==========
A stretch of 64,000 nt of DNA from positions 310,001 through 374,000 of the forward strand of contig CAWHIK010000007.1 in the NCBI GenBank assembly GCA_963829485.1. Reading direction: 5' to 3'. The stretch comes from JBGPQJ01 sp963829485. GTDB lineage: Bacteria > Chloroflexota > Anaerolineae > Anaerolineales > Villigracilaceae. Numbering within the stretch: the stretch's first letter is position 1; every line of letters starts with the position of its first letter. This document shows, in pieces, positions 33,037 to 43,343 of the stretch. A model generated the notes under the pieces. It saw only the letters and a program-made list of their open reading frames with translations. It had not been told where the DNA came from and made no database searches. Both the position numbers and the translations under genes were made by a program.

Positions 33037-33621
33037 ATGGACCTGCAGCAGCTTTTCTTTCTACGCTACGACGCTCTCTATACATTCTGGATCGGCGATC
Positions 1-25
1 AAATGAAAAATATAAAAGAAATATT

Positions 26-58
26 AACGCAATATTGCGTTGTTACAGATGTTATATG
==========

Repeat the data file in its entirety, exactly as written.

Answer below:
A stretch of 64,000 nt of DNA from positions 310,001 through 374,000 of the forward strand of contig CAWHIK010000007.1 in the NCBI GenBank assembly GCA_963829485.1. Reading direction: 5' to 3'. The stretch comes from JBGPQJ01 sp963829485. GTDB lineage: Bacteria > Chloroflexota > Anaerolineae > Anaerolineales > Villigracilaceae. Numbering within the stretch: the stretch's first letter is position 1; every line of letters starts with the position of its first letter. This document shows, in pieces, positions 33,037 to 43,343 of the stretch. A model generated the notes under the pieces. It saw only the letters and a program-made list of their open reading frames with translations. It had not been told where the DNA came from and made no database searches. Both the position numbers and the translations under genes were made by a program.

Positions 33037-33621
33037 ATGGACCTGCAGCAGCTTTTCTTTCTACGCTACGACGCTCTCTATACATTCTGGATCGGCGATC
Positions 1-25
1 AAATGAAAAATATAAAAGAAATATT

Positions 26-58
26 AACGCAATATTGCGTTGTTACAGATGTTATATG